There was a calculating look in Hermione's eyes as she listened. Rarely had she ever heard Draco speak so candidly and honestly, and it was something of a shock to her that he chose her to share his feelings. He had listened to her worries about her parents, and now he reciprocated in a way only friends did. Deciding he wouldn't hex her, she moved closer and wrapped her arms around his neck in what she hoped was a comforting hug. She breathed a small sigh of relief when his wound around her back. "I'm sorry," she murmured.

"What for?" he wondered as he continued to hold her.

"Not believing that you really have changed," she replied, resting her head against his chest. "You're not who you used to be."

He chuckled softly; the vibration from one chest reverberating off the other. "Don't get too ahead of yourself. I'm still a prat," he said.

Pulling out of his hold, she tucked her arm through his elbow and they continued their walk. "Trust me, I'll never forget that," she retorted, smiling up at him. They spent the afternoon together talking, strolling, and window shopping. Hermione could not remember the last time she had enjoyed herself so much in the company of someone her own age. It wasn't until the sun began to dip below the horizon that either realized just how long they had been out.

"We should get home," Draco commented as a drop of rain hit his nose. Still holding onto her arm, he was prepared to Apparate them both to the Manor.

"Wait," she said, as more drops fell from the sky. "May I ask you something?"

Draco looked to the sky as it began to darken. "Could you ask later before we both get soaked?" he asked.

"I just...I wanted to know...are we friends?" she asked nervously, her eyes scanning the scant crowds who looked for shelter from the approaching storm. A small group of onlookers stood in the doorway of a nearby shop, intently focused on the pair.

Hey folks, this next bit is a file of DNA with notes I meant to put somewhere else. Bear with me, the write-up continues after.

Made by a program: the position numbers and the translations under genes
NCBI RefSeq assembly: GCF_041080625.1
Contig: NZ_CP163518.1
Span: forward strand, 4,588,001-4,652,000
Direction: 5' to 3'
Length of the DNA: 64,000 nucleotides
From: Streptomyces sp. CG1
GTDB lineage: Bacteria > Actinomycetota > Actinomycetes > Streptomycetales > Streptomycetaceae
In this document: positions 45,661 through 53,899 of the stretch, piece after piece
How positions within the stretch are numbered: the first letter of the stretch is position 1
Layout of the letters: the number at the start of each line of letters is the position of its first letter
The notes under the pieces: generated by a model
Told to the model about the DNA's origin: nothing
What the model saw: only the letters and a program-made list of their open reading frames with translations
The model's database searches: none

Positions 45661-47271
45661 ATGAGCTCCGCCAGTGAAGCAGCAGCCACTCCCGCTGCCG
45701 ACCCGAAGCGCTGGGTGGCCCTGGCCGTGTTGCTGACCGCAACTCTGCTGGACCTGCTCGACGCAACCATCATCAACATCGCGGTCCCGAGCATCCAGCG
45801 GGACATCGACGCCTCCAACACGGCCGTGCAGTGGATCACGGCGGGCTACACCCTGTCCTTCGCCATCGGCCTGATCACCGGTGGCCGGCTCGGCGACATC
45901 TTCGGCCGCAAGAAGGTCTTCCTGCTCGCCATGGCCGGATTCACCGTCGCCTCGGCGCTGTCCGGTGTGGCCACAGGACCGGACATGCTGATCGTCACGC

Draco spotted them first and scowled, which Hermione seemed to misinterpret as his answer. She attempted to walk away, but Draco held tightly to her hand. Neither spoke as Draco stood before her. Bending his head, he brushed his lips across her cheek. "Yes," he whispered when they reached her ear. Winding one arm around her waist and the other around her shoulders, he quickly Apparated them from Diagon Alley to the warmth of his family's home.

Narcissa descended upon them as soon as they appeared. Her words were a long string of gratitude and wonder as she told Hermione about her lunch with her long lost sister. Draco quietly slipped out of the parlor with a mirthful smirk on his pale face. They locked eyes until he disappeared from sight and Hermione's only choice was to focus on the excited Narcissa. She talked for hours, stopping only to have dinner brought to them. Even then she barely stopped talking long enough to eat. As the late hour approached and Hermione's eyelids became heavier, Narcissa had a room prepared for her friend.

Dressed in an ankle-length nightgown she found in the wardrobe, Hermione climbed into the king-sized, four poster bed and shut her eyes. Just when she believed sleep would come the bedroom door clicked open and closed just as quickly. Sitting up, she scanned the darkness for the intruder, but could see nothing. "Who's there?" she asked, panic rising in her voice.

"Just me," Draco whispered, moving closer to the bed. He lit a candle on the bedside table and took a seat on the edge of the mattress. "Sorry to bother you. I just, well, I wanted to...I'm not entirely sure why I came in here. To say goodnight, I guess."

Sitting up, Hermione placed a hand on his warm cheek. "Draco Malfoy, are you blushing?" she teased.

The heat built beneath her fingertips. "It's possible," he murmured. His gaze turned when a flash of lightning illuminated the corner of the room where the windows stood. "I hate these storms."

"Me too," Hermione agreed, shivering as she pulled away her hand. "They always remind me of-"

As if he could read her thoughts, he replied, "Me too."

"When I was little, I would crawl into my parents' bed and sleep there," she said, staring out into the night. "It made it easier to sleep through a storm knowing I was safely tucked between my mum and dad. It was always harder to sleep at Hogwarts, so I would sneak down to our common room to read until it passed. The fireplace helped to block out the noise."